Tuesday, 20 March 2012

The problem child

When a child is playing up, new research suggests that we should look to the parents for clues as to why.

According to a study of middle and high school students, conducted by the University of New Hampshire, controlling parents are more likely to raise disrespectful and delinquent children than those who gain their child’s respect and trust. This trust and obligation to do what they are told relies on whether the child considers their parent to be a legitimate authority figure which, in turn, is determined by the parenting style they adopt.

Authoritative parents who are demanding and controlling but warm and receptive to their childs’ wishes, as opposed to authoritarian parents who do not listen to these needs, are less likely to engage in delinquent behaviour. Authoritative parenting therefore appears to be the most effective approach as adolescents seem more willing to follow the rules and accept their parents' attempts to socialise them.

Even at an early age, it seems toddlers are more likely to act out and become easily upset if the parent angers easily and over reacts. Researchers at Oregon State University found that children who exhibited greater increases in negative emotionality also had the highest levels of problem behaviour, suggesting that negative emotion has its own development process which affects the child’s behaviour later on in life.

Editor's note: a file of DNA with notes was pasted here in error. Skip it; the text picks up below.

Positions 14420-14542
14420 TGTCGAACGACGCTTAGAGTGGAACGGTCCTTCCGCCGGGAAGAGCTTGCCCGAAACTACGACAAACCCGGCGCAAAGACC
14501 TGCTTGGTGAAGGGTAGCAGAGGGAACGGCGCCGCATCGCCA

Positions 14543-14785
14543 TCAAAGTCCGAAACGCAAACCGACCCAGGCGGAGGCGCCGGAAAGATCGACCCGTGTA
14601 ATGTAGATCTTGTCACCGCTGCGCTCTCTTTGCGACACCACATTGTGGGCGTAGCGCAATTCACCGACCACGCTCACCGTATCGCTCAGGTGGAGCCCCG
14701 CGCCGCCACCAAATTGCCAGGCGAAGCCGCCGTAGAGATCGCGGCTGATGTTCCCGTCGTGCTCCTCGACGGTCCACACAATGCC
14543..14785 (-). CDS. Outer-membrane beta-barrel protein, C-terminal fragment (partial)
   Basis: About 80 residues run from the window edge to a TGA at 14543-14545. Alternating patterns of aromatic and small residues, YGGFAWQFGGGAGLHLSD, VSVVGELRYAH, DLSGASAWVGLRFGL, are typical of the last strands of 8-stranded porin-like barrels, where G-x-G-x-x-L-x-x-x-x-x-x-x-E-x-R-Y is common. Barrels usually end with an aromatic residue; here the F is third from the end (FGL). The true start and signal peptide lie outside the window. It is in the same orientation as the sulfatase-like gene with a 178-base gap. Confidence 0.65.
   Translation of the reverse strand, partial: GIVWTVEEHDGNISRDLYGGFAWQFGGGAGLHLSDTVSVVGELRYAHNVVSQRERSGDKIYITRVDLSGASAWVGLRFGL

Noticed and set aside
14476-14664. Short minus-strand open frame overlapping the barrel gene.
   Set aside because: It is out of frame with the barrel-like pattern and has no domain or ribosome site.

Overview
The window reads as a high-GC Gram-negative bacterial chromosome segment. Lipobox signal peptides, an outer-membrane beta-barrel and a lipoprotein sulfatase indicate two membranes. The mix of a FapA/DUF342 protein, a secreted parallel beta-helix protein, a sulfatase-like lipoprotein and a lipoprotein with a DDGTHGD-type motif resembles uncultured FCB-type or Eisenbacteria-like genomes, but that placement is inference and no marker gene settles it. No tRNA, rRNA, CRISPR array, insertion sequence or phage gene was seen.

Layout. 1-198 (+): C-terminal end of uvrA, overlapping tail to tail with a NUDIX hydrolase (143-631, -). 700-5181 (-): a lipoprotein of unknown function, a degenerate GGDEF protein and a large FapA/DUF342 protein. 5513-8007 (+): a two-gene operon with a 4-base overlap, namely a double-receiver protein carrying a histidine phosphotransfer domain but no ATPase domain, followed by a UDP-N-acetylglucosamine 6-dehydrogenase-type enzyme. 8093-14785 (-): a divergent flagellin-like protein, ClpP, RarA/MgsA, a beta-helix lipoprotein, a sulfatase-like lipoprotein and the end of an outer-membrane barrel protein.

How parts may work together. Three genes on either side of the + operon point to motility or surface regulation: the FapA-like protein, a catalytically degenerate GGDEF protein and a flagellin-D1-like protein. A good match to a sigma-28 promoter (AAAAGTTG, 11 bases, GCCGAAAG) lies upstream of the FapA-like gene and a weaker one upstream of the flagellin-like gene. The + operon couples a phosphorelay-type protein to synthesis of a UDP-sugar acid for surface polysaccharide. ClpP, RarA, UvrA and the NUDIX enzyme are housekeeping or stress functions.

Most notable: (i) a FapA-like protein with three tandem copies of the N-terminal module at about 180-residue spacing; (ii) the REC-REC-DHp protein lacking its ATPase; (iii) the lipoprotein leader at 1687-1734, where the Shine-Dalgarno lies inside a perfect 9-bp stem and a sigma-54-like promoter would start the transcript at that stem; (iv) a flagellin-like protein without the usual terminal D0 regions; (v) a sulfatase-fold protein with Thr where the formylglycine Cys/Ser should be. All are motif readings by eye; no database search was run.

Parents of young children therefore, should set an example to their child by regulating their own reactions and emotions as this will help the child modify their own behaviour and impact on their child’s development.

If you or your child are experiencing problems and you would like to book an initial session with one of our experienced practitioners, please contact your local First Psychology Centre on:
Edinburgh: 0131-668-1440, www.edinburghtherapy.co.uk 
Glasgow: 0141-404-5411, www.glasgowpsychology.co.uk
Borders: 01896-800-400, www.borderspsychology.co.uk

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